The district court erred. A district court should not grant summary judgment where material issues of fact exist.2 The defendants themselves placed Wisniewski's version of the facts before the district court by attaching Wisniewski's verified pleading and sworn affidavit to their motion for summary judgment.3 This pleading and affidavit created material issues of fact.
The State of Texas indicted Wisniewski. On July 29, 1988, the Sheriff's Office dispatched Kennard to Fort Lauderdale, Florida to escort Wisniewski, under warrant, to stand trial in Dallas. Wisniewski escaped from Kennard in Ft. Lauderdale International Airport. Kennard found Wisniewski in the parking lot hiding under a truck. Kennard alleged that he acted within his discretion in apprehending Wisniewski.
In his verified pleading and sworn affidavit, however, Wisniewski contradicted Kennard's version of the facts. Wisniewski alleged that Kennard handcuffed him, pressed his service revolver against Wisniewski's mouth, and told Wisniewski to open his teeth or Kennard would blow them out. Kennard had the hammer on his service revolver pulled back. Kennard continued to threaten Wisniewski, screaming, along with other threats, that he could blow Wisniewski's brains out. When Kennard noticed a security guard watching, he threw Wisniewski by his hair into a truck. When Wisniewski asked the security guard his name, Kennard punched Wisniewski in the stomach three times. A material issue of fact exists concerning Kennard's use of force. On this basis, the case should be remanded for trial.
Wisniewski also claimed that he suffered excessive fear, mental anguish and duress, and nightmares as a result of the incident. The majority states that these injuries are not significant under Johnson v. Morel.4 I disagree.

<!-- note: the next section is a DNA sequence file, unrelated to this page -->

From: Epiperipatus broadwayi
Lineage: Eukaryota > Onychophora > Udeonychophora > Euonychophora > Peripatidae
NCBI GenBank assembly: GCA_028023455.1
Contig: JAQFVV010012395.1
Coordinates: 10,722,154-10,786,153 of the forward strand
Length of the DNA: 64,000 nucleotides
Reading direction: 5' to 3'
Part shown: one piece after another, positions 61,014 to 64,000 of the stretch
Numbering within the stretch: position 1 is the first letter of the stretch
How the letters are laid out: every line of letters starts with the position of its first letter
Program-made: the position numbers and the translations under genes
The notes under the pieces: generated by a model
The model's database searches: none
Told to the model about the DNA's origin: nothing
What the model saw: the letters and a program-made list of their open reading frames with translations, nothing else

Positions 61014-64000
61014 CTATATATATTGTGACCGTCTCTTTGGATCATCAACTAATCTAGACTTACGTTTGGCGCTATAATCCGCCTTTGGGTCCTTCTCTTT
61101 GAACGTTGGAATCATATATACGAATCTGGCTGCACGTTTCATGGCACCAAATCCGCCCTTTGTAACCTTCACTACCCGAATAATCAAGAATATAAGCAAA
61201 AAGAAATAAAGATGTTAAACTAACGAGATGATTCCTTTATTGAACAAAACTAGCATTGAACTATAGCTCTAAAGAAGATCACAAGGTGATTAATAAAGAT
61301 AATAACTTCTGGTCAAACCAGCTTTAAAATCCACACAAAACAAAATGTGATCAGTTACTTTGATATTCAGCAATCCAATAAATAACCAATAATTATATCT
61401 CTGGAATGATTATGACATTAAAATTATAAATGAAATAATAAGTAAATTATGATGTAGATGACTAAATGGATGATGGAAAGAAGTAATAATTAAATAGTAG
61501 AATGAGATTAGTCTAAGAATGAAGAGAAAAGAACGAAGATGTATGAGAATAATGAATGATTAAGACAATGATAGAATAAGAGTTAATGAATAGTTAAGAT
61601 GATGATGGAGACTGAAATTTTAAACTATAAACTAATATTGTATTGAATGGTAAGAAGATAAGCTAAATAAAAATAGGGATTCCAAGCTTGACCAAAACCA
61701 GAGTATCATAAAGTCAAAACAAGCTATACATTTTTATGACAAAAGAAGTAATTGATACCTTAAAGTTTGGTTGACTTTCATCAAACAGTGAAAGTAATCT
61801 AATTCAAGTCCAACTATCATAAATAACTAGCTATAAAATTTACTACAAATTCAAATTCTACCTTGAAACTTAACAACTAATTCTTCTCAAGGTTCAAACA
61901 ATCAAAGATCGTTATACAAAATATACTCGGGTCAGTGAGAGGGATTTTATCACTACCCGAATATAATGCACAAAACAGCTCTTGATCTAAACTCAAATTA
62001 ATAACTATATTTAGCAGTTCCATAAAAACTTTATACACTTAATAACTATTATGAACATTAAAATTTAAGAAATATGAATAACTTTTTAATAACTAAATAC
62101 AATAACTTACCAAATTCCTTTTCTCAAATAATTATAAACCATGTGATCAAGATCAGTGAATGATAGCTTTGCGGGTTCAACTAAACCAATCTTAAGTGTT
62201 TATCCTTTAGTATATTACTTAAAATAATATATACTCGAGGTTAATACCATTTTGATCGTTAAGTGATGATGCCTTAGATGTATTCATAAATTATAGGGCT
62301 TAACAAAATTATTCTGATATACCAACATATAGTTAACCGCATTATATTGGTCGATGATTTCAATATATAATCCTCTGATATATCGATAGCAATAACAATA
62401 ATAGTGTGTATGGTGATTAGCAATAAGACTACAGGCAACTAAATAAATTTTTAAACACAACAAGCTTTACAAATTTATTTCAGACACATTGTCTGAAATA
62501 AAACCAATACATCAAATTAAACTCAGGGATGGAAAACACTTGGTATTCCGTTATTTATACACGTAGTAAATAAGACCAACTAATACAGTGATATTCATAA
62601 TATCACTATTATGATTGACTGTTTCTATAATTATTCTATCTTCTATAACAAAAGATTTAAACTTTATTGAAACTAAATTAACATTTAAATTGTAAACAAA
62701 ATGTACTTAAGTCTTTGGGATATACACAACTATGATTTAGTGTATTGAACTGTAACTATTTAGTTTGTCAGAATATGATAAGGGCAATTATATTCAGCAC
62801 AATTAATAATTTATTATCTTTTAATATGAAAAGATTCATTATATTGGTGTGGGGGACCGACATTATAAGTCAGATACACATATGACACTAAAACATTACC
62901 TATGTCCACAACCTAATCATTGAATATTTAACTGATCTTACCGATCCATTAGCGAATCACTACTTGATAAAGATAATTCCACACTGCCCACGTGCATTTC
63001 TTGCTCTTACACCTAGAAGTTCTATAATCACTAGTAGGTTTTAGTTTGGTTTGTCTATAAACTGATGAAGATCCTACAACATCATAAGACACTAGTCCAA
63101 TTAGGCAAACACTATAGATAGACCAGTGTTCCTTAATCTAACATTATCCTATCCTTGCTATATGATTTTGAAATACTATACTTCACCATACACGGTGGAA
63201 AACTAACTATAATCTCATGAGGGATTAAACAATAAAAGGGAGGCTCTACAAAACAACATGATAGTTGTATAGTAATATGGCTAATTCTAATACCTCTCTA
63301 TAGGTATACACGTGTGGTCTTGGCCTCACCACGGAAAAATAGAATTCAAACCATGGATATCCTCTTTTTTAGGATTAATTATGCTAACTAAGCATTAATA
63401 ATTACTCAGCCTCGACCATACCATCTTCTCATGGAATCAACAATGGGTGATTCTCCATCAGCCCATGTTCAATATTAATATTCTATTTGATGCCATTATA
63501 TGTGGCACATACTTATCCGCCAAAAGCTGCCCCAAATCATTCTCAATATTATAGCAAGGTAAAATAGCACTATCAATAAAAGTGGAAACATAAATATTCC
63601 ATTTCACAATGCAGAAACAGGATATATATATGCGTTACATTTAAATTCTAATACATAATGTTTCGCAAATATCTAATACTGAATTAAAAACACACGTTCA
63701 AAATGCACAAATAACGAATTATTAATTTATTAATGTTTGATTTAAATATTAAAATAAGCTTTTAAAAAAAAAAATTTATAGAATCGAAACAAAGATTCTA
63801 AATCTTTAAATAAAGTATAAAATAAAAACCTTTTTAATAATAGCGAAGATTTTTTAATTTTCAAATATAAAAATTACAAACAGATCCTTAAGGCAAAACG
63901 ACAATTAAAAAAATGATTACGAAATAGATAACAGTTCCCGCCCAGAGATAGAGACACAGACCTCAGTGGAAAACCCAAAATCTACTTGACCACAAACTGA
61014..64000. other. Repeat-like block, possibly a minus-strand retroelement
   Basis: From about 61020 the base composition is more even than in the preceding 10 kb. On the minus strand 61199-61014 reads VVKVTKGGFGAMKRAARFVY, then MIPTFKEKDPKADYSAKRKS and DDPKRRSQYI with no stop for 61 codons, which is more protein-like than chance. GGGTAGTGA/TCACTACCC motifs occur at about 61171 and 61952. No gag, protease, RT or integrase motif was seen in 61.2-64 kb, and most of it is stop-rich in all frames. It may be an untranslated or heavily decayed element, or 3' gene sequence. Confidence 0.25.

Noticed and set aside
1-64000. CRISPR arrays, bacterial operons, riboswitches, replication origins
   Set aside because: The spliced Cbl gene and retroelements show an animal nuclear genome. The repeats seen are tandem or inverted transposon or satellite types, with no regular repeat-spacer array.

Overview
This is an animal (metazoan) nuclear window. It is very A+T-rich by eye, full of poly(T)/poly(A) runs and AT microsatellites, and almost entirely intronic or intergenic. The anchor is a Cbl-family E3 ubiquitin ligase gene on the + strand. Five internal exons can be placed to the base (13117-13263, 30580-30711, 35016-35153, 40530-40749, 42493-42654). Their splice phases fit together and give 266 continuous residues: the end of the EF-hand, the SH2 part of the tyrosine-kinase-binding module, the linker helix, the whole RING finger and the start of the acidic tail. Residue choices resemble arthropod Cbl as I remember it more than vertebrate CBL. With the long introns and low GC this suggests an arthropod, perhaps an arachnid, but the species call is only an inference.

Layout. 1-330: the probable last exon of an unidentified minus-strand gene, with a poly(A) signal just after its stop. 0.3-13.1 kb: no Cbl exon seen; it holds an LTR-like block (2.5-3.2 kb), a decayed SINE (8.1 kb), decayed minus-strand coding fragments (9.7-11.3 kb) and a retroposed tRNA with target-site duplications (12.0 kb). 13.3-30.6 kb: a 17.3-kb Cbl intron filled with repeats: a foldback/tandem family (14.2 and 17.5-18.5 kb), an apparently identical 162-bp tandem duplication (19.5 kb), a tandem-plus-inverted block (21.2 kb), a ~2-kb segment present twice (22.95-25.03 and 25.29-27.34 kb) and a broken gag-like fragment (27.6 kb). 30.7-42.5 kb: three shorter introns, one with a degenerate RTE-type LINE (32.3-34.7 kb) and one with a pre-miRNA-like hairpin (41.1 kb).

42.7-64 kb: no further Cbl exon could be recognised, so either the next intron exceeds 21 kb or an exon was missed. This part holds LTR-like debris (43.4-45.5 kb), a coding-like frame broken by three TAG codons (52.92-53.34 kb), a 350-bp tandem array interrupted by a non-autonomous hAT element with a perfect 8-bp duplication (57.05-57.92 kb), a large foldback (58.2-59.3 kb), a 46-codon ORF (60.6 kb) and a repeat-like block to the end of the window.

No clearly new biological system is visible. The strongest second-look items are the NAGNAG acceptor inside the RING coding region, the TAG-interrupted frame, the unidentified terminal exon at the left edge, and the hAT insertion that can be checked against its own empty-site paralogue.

The Supreme Court recently discussed Fourth Amendment scrutiny of excessive force claims brought under 42 U.S.C. section 1983. Graham v. Connor, --- U.S. ----, 109 S.Ct. 1865, 104 L.Ed.2d 443 (1989). The Graham Court stated that:
[o]ur cases have not resolved the question whether the Fourth Amendment continues to provide individuals with protection against the deliberate use of excessive force beyond the point at which arrest ends and pretrial detention begins, and we do not attempt to answer that question today. It is clear, however, that the Due Process Clause protects a pretrial detainee from the use of excessive force that amounts to punishment.5
Because Kennard abused Wisniewski before the state confined him but after he was arrested, this case raises the very issue discussed but not resolved in Graham.
The majority, however, averts deciding whether Kennard's liability should be measured by Fourth Amendment or substantive due process standards because the majority concludes that Wisniewski's injury is not significant within the meaning of Morel. This logic places the cart before the horse. Under Morel, significant injury is one of the three elements necessary to establish a Fourth Amendment excessive force claim. The Morel court stated that: